I actually think there is something to be said for the "Texas Two Step" inasmuch as it offers a way of combining what might be termed "ordinary" voting preferences and then tne preferences of the most "intense" part of the electorate. Though, of course, there's much to be said for having only the popular vote and dispensing with caucuses. And there's even more to be said for better organized caucuses that allow as many people as wish to to participate.

I presume that states choose caucuses over primaries because they're cheaper, save for Iowa, which makes out like bandits because of the totally unrepresentative caucus process.

The one thing that is certain is that there's no perfect election process. Perhaps one can defend the overall nominating process on "federalist" grounds: i.e., states choose different processes, each of which has its own costs and benefits, and the national result is the sum of these variegated procedures.

The problem is not with the Electoral College, but with the winner-take-all system, which is an entirely extra-constitutional construct (not unconstitutional, but extra-constitutional).

Adopting the District Method across all 50 states, as two states (Maine and Nebraska) already do, with remove essentially all these problems.


District Method = Battleground districts instead of battleground states. What's more, it exposes the presidential election to gerrymandering.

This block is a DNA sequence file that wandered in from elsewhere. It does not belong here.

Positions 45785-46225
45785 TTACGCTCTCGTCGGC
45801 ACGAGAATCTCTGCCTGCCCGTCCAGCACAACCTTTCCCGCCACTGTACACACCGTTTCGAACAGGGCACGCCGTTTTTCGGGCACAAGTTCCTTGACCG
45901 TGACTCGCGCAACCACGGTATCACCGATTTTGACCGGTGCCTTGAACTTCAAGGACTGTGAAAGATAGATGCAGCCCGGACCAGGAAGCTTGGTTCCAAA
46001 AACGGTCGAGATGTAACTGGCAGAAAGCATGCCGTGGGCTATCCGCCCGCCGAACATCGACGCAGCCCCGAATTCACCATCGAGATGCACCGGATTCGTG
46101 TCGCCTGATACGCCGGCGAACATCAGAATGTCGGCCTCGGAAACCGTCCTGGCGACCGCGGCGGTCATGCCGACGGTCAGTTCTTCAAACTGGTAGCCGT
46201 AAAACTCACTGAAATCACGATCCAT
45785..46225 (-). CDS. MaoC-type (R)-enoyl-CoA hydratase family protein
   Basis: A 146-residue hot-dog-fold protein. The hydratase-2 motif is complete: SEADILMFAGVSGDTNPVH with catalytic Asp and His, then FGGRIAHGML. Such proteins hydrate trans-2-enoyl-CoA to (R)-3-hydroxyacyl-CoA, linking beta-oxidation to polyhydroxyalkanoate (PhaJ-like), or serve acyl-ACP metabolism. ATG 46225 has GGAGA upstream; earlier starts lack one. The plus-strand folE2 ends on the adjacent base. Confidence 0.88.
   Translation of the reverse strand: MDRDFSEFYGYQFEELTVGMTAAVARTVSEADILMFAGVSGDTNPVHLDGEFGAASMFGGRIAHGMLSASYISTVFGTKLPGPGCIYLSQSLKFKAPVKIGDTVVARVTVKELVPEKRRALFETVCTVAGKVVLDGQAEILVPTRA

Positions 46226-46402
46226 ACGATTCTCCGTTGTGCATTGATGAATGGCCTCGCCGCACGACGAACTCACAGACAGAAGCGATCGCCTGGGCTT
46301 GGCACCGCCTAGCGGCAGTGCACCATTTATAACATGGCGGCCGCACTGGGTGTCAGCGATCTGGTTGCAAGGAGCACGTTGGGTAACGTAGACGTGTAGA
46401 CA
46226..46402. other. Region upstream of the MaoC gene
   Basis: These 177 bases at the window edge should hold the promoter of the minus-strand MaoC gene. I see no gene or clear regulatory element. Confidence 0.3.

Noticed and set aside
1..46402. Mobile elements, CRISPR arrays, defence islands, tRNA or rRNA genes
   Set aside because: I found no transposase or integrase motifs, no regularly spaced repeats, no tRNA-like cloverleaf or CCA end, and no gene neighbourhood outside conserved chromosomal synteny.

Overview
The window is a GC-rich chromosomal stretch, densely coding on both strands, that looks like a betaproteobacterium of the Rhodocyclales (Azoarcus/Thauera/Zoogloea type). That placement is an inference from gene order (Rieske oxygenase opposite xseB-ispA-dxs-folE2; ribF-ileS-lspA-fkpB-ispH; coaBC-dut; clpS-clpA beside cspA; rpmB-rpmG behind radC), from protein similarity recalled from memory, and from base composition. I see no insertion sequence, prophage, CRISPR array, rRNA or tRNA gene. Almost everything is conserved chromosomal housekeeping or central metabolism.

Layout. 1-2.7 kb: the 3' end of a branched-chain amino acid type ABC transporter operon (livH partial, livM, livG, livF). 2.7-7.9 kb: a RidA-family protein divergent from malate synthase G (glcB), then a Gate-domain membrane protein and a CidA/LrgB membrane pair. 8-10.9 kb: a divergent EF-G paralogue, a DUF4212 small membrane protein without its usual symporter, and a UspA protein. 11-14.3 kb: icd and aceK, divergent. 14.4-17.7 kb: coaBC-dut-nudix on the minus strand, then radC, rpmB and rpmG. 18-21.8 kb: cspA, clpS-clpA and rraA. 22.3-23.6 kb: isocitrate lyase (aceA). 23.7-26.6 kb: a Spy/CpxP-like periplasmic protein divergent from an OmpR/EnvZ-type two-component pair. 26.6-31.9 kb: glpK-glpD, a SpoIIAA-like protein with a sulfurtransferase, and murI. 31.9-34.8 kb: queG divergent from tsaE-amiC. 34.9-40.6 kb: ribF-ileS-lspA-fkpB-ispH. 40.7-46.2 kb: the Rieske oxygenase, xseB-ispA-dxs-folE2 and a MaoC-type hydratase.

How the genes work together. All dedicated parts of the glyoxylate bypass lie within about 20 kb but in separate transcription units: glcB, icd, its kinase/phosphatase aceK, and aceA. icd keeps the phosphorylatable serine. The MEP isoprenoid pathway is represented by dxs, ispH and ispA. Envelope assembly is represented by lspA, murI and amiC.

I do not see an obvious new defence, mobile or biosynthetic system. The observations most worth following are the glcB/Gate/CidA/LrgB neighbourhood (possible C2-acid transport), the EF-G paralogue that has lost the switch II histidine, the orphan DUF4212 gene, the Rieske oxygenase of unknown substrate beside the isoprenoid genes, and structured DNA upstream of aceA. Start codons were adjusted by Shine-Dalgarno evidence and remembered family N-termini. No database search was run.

For a longer explanation of what's wrong with the District Method, cf. Hendrik Herzberg's column from December.

The only way to stop the focus on battlegrounds, at the expense of all other voters, is NPV.

The other problem with the District Method is that in a close election you only need a few districts to go to minor-party or independent candidates in order to throw an election into the House of Representatives, and thereby make it even less democratic (each state delegation gets one Presidential vote in the House).

The Electoral College translates pluralities into majorities. It doesn't do so perfectly, but it's a reasonably good way to run a one-step presidential election. A two-step (or perhaps a one-step "instant") runoff system based on national popular vote would be better. Proportional representation in Congressional elections would be good too, but that's another matter.

More information on the National Popular Vote Bill can be found here.

The purpose of a primary (presumably, to choose the most electable and we hope best candidate of the bunch) is not the same as the purpose of a general election (presumably, to choose whomever the majority wants in office). Recent appearances to the contrary, I doubt that career politicians who are Democrats have a death wish for their party. This is a very close contest, and I have no problem letting career politicians choose whomever they view as more electable.

That said, Obama is not a public servant. He is a product, and I the professionals needn't expect me to buy it.